Okay, enough blathering on sex and violence in media. I could go on for days about it but have a feeling my friend count would drop to those who have forgotten they have Google accounts.
Today, I'm going back to the origins of this whole series, when I commented about the way we can pronounce two words that are spelled the same in two completely different ways. This time, it’s minute and minute. The first one is a tiny point, the second a tiny point in time. But they are pronounced differently (my-noote and min-utt).
Minute—one sixtieth of an hour minute—comes from Old French minut, which in turn comes from Medieval Latin (eighth to sixteenth century written Latin) minuta. According to the Online Etymology dictionary, it means “a short note,” although other sources refer to it as “to grow smaller.” Minuta is a feminized word from the Latin (as in, the language used before the fourth century) minutus, which appropriately enough means small.
Very appropriately if you look at the other minute. It first showed up in the early fifteenth century, decades after the time minute’s arrival in the late fourteenth century. The word for small also came from the Latin minutus, the past participle of minuere—lessen.
Although in English, the time minute came first, that does not seem to be the case for the Classical Latin version. If you go way back to the Romans, who followed the Babylonian base 60 divisions. They called one sixtieth part pars minuta prima (the first small part) and one sixtieth of that pars minuta secunda (the second small part). So a little bonus etymology for you: why we call one sixtieth of a minute a “second.”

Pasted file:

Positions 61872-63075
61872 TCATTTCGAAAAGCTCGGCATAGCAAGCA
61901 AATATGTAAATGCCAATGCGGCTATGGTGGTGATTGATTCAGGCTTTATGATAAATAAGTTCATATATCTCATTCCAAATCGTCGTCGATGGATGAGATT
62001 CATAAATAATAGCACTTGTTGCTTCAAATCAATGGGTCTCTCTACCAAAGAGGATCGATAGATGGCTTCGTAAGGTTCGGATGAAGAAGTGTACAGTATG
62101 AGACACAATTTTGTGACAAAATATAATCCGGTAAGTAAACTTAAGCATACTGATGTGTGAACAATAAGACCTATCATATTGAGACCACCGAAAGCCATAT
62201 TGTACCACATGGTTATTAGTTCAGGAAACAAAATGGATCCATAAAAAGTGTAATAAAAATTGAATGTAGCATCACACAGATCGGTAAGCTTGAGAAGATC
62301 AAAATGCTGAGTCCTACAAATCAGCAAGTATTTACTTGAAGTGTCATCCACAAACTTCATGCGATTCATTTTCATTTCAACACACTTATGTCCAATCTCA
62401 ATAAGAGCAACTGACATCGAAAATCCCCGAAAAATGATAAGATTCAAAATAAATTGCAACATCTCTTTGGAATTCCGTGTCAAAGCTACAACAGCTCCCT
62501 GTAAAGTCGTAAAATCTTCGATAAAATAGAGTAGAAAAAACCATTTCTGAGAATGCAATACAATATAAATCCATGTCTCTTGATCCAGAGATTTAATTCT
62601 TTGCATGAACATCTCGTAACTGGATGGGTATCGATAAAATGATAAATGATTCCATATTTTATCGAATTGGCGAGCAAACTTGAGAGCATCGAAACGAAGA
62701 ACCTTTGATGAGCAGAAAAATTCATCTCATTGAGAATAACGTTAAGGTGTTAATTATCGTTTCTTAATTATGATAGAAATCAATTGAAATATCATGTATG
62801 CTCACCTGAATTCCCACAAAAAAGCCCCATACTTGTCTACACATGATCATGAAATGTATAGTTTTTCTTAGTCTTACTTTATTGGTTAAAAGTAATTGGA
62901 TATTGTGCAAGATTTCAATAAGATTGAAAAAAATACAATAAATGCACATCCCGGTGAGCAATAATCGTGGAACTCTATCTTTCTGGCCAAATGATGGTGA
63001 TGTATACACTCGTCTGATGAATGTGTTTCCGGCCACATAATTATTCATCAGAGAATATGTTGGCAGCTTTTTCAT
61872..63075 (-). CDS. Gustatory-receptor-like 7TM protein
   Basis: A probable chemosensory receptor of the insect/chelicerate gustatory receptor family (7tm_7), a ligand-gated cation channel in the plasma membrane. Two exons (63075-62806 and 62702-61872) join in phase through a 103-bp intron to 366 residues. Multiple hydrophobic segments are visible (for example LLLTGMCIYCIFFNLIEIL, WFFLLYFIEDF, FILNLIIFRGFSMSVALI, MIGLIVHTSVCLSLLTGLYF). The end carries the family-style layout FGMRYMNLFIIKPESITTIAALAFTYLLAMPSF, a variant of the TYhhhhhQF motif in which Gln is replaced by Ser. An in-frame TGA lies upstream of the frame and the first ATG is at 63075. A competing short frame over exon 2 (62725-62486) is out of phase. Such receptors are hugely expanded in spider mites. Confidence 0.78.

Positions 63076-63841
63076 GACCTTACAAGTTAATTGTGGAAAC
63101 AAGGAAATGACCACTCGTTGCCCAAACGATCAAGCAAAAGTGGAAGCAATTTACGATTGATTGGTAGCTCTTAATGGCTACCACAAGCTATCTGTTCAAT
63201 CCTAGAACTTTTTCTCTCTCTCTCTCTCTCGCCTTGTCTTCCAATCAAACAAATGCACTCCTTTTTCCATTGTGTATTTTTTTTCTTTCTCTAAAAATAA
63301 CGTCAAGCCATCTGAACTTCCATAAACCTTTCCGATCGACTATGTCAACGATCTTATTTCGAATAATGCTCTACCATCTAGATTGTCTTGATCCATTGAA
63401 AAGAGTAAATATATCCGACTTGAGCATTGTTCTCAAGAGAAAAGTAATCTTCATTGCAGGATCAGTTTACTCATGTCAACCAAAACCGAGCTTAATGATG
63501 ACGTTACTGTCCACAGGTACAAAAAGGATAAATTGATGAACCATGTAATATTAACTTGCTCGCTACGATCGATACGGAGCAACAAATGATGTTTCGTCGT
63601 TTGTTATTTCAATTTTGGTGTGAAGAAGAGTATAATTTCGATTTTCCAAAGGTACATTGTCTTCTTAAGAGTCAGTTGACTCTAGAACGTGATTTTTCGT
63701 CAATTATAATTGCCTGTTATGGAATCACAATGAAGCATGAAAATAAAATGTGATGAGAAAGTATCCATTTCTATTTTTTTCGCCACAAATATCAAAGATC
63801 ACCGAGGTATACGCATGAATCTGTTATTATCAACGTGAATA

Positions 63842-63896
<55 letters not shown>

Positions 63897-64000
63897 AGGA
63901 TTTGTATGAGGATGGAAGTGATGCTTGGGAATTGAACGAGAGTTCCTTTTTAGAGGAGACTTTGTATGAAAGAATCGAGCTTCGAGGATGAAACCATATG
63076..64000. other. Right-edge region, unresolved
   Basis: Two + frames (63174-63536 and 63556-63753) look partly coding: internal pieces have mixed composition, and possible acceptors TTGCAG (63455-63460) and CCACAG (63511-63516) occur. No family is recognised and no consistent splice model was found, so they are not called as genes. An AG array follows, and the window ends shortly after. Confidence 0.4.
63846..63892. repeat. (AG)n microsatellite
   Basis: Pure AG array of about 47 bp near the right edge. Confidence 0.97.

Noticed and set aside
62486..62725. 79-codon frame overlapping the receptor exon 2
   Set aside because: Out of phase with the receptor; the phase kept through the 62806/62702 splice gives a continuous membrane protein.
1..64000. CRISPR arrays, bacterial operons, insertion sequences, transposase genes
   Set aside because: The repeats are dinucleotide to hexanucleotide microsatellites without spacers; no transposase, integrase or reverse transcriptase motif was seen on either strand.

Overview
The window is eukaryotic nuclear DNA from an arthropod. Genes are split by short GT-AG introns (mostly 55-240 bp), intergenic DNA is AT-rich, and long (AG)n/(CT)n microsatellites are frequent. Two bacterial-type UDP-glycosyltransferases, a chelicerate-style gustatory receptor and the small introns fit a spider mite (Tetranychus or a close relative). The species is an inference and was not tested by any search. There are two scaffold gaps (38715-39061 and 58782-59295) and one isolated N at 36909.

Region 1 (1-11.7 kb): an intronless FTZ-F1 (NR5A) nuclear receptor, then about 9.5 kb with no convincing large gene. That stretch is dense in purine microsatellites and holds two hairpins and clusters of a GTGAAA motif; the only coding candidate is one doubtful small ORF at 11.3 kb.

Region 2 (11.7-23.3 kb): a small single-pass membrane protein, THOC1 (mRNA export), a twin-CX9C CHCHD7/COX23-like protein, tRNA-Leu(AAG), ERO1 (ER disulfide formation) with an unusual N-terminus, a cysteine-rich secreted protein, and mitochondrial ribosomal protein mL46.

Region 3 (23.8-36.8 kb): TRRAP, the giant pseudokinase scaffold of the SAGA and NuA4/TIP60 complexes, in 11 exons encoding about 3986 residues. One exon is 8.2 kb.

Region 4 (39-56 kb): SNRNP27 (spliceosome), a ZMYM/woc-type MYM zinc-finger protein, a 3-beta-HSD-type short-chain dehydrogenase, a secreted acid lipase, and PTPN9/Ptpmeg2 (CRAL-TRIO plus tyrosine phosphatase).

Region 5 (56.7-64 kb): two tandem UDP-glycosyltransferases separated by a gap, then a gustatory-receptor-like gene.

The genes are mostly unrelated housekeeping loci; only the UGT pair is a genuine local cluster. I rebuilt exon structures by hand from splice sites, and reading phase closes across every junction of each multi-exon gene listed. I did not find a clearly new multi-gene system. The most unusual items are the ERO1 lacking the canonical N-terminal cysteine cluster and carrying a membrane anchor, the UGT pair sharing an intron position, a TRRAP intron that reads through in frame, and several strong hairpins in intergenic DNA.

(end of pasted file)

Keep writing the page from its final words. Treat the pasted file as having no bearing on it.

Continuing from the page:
Thanks to the Online Etymology Dictionary (big surprise).
Also thanks to:
“How Many? A Dictionary of Units of Measurement.” by Russ Rowlett and the University of North Carolina at Chapel Hill.
I love how you keep my inner nerd happy. Okay, my nerd isn't so "inner", that much. Also, kudos for using Notre Dame. :)ReplyDelete
LOL...finding out about that bonus was sweet, thanks for sharing this.ReplyDelete
I think you'd be an interesting person to sit down with and have a conversation.ReplyDelete
I posted the award you gave me back in Jan. today. I also gave you an award. You get to pick which one you want or you can grab them all.
N. R. Williams, fantasy author
Interesting stuff. I always wonder who first thought of naming situations/things. Pretty cool to see how far it goes back and how much we've skewed it.ReplyDelete
Makes me think of Back to the Future where Marty keeps using the word heavy in the past and it keeps confusing Doc. "Is there a problem with the gravitational pull in the future?"
I always love to learn about words and wonder more now about origin when my son asks me why we use the words we do.ReplyDelete